Mar 07 2022 09:40 PM
I am struggling with a persisitant #N/A message.
Formula is this: =VLOOKUP(D6,'[Clients.xlsb]Jobs-Orders'!$A$3:$Y$10000,7,FALSE)
I have checked the following:
D6 refers to the correct cell for the lookup_value, and is formatted as number, in this case 333.
The table_array is in another workbook, called Clients, and the sheet is Jobs-Orders. Both are open as I struggle with this.
The table_array is from $A$3 to $Y$390, but I have made it to $Y$10000 to allow for data growth (Yes, I know that it could have been a Table, but this goes way back in my learning curve).
The matching entry for the lookup_value is in Col.A of the 'source' workbook, hence in the leftmost column, and it too is formatted as Number. And 333 is definitely there.
The value I want returned is in Col.G, IE #7 for col_index_num, so seems correct.
What is wrong?!
I've used vlookup in plenty of other applications, and they have generally been successful.
Mar 07 2022 09:52 PM
Mar 07 2022 09:58 PM
Mar 07 2022 10:20 PM
@Dominic_Joslin VLOOKUP returning an #N/A error means that it did NOT find a match. Are you sure that the numbers 333 are the same in both lists? What do you get when you enter a formula like
=D6='[Clients.xlsb]Jobs-Orders'!$A$500
where A500 in the Clients file also contains the 333 you are trying to match. Change that reference to the one that really contains 333. Do your get TRUE or FALSE?
If FALSE, then both "numbers" are not the same. One might have been entered(imported) as text. Reformatting the cell/column to Number or General will not automatically transform a text from, for instance " 333 " (note the leading/trailing spaces) to a number 333.
Mar 08 2022 02:24 AM
Mar 08 2022 04:50 AM
@Riny_van_Eekelen Thank you for replying.
I have just checked the 333 numbers, and in both places lookup_value, and table_array, they seem to be 'clean', IE no empty spaces before or after, and both formatted as numbers.
I tried to paste your suggested test formula, and twice, IE in two different cells it returns False. I tried it with both A500 and A333.
Curiously, when I try my formula in a cell on another Sheet in the Workbook, it works fine. ?? Could there be something up with the new sheet?
Mar 08 2022 05:01 AM
Mar 08 2022 05:04 AM
Mar 08 2022 05:34 AM
Solution@Dominic_Joslin The A500 in my formula was just an example. Find the actual cell reference of the value that should match what is in cell D6 (the lookup_value in the VLOOKUP function). Let's say that actual reference is A235, then somewhere else type =D6=A235. If the result is FALSE, you know for sure that the two values are NOT the same.
By the way, I saw you post on Myonlinetraininghub where you asked the same question and where you received more or less the same answer.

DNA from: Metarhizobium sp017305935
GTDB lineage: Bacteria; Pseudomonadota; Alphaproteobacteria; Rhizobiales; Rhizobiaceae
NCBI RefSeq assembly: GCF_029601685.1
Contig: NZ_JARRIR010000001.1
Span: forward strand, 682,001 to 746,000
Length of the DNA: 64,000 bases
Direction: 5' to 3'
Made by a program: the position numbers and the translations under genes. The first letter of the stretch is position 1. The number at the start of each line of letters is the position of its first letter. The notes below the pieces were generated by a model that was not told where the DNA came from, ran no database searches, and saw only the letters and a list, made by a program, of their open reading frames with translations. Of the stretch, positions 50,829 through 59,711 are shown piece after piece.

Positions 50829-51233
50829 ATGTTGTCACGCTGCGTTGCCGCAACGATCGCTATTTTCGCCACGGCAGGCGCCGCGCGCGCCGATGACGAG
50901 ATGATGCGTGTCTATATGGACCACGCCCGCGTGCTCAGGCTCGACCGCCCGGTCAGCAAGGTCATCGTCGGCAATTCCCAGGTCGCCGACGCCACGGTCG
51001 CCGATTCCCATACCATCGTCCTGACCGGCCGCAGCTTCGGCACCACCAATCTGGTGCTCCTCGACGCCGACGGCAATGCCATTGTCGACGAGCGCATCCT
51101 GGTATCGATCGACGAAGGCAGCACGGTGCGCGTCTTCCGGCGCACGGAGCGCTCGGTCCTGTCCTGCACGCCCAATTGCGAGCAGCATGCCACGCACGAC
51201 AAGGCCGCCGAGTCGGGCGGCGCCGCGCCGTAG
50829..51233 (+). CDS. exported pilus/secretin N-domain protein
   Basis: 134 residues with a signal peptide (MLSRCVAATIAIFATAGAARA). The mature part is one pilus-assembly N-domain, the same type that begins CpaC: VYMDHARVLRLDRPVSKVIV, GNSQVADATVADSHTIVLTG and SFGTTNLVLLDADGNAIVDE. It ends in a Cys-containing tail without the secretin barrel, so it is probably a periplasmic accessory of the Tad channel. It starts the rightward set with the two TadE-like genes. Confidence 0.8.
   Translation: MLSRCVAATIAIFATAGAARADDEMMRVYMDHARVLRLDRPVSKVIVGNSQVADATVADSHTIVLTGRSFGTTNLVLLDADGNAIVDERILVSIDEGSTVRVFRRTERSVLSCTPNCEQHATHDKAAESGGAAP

Mar 08 2022 06:30 AM
Mar 23 2022 04:26 AM
Mar 23 2022 05:11 AM
@Mienke It might be because VLOOKUP only finds values to the right of the lookup reference column.
If I understand you correctly, you have set up Col.I with the TAZ #'s (that are the values you want to return), and the unique #'s (that are your references) in Col.J, which is to the right of Col.I.
So, can you swap those columns around?
Alternatively, you could use XLOOKUP, which will search L or R.
Hopefully this helps, but I am not an expert, so no guarantees.
Mar 23 2022 08:03 AM - edited Mar 23 2022 02:53 PM
@Dominic_Joslin wrote: ``I don't know exactly what action has fixed it``
The original problem was probably because the value in D6 and/or A235 is calculated, and one or both are infinitesimally different from 333.
They might appear to be 333 because Excel formats only up to 15 significant digits.
Copy-and-pasting the displayed value corrected the problem because that eliminates any invisible infinitesimal difference.
VLOOKUP(...,FALSE) requires exact binary equality.
=D6=A235 is not sufficient to test for exact binary equality because the "=" operator rounds the operands to 15 significant digits internally just for the purpose of comparison.
One correct way to test for binary equality is =D6-A235=0.
(Yes, mathematically they should be same. Sigh.)
You can see the infinitesimal differences, if any, with the following formulas, formatted as Scientific:
=SUM(D6,-(D6&""))
=SUM(A235,-(A235&""))
0.00E+00 is exactly zero, which indicates no infinitesimal difference between the binary representation of the displayed value (D6&"") and the actual value (D6).
FYI, we must use SUM instead of =D6-(D6&"") because for formulas of that form, sometimes Excel replaces the infinitesimal difference with exactly zero arbitrarily because it decides that the two operands are "close enough".
As an example, enter 333 into A1, and enter =333+2^-44 into A2.
Note that A2 displays 333, even when formatted to display 12 or more decimal places (15 significant digits).
=VLOOKUP(A1,A2,1,FALSE) returns #N/A, which is correct.
=A1=A2 returns TRUE, and =A1-A2 displays 0.00E+00 when formatted as Scientific.
But =A1-A2=0 returns FALSE, which is correct.
=SUM(A1,-(A1&"")) displays 0.00E+00, but =SUM(A2,-(A2&"")) displays 5.68E-14 when formatted as Scientific.
Hope that helps if and when your encounter this problem in the future. It is more common than people think.
Mar 23 2022 01:27 PM